Since childhood I have been picky about food and when I was forced to eat something that I do not like, I would close my nose and eat. But it was still unpleasant.
I especially did not like nettle soup, and somehow this trick did not work and it turned out very badly 🤢
It's true, try to eat something that you rarely, or never eat at all. Otherwise, if you eat an apple, for example, then just remember its taste
I approached the question from a purely practical point of view: I squeezed, ate familiar food and found that I could feel the taste, albeit muted. Anna is right.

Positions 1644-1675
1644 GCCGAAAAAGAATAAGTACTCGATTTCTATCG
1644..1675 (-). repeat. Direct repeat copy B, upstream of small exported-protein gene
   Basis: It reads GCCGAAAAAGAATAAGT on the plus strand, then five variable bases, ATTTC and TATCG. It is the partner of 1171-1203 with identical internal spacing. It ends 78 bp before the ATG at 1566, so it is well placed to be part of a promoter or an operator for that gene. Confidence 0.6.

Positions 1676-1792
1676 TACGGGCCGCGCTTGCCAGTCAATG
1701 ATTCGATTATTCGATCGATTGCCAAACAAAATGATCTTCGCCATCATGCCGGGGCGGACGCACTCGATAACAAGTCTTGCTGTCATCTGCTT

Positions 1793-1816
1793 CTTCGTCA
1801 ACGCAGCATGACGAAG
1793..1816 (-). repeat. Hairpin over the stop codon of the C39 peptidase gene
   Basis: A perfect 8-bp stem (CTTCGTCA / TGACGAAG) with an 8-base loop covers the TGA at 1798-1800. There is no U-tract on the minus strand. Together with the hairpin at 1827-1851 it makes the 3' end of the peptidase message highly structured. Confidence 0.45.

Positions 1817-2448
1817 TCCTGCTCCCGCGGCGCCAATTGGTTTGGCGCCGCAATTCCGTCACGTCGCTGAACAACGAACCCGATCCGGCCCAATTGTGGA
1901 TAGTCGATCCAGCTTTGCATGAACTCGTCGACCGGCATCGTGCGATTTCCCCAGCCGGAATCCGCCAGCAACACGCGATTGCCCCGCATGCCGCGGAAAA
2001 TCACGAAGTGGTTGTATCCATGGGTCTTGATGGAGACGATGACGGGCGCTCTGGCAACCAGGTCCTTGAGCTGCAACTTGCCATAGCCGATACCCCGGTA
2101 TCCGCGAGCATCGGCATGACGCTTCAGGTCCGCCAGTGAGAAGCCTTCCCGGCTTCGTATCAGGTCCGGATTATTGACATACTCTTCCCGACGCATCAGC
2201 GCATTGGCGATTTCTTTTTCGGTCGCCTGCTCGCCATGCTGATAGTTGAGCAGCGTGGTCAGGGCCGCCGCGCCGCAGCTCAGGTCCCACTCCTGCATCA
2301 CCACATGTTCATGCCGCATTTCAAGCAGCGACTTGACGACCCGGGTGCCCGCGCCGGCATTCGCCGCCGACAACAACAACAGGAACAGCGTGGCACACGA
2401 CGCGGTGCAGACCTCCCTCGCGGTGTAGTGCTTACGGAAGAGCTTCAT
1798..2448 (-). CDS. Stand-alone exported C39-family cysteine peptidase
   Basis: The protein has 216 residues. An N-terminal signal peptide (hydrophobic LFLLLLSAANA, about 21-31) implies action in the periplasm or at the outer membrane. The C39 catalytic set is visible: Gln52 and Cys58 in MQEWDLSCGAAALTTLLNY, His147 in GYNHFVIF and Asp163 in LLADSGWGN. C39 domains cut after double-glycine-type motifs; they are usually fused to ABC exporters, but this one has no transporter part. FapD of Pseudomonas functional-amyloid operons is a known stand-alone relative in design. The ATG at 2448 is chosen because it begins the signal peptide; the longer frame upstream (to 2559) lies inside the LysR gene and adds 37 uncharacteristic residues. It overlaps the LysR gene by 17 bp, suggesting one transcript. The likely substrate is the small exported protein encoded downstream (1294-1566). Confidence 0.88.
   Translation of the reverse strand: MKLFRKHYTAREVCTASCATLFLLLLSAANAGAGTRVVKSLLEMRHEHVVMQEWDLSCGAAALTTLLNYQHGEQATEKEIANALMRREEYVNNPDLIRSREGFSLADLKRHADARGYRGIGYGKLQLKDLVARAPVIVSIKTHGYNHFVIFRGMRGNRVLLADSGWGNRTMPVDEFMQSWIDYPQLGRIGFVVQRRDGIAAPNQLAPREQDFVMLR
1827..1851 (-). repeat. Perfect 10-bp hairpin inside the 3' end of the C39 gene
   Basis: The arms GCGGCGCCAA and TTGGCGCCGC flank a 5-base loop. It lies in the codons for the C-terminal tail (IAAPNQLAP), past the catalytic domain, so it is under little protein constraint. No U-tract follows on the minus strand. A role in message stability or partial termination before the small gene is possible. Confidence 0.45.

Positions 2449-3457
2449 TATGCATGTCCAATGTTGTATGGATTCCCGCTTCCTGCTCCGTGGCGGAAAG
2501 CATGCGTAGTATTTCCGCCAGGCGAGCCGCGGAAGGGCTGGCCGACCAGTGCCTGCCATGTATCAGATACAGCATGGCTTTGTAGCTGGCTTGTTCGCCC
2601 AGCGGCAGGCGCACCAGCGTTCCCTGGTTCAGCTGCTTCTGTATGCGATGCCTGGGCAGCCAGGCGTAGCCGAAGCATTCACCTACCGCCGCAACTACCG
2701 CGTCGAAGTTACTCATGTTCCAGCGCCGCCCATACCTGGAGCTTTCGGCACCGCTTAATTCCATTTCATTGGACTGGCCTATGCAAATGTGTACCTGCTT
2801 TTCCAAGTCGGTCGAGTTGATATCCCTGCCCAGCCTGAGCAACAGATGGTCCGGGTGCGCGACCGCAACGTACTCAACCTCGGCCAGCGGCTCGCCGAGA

By and large, yes, it's true. We will be able to feel sour, sweet, salty, but an apple from a pear is no longer distinguishable. They will seem to us equally sour-fresh. The point is that most of what we consider to be taste comes from the sense of smell. Taste receptors in the oral cavity perceive only sour, sweet, salty, bitter and "meaty", and we are able to perceive all the variety of food aromas only thanks to the olfactory receptors, which are located in the nasal cavity. The nasal and oral cavities communicate with each other, and when we eat, the smell of food from the mouth enters the nose, and it is the combination of taste and smell that we usually call the "taste" of the product. By pinching our nose, we cut off the access of smells to the olfactory receptors, and we will be left alone with the five tastes. The insipid, muffled taste of food when we are sick and we have a bad cold is associated with the same phenomenon.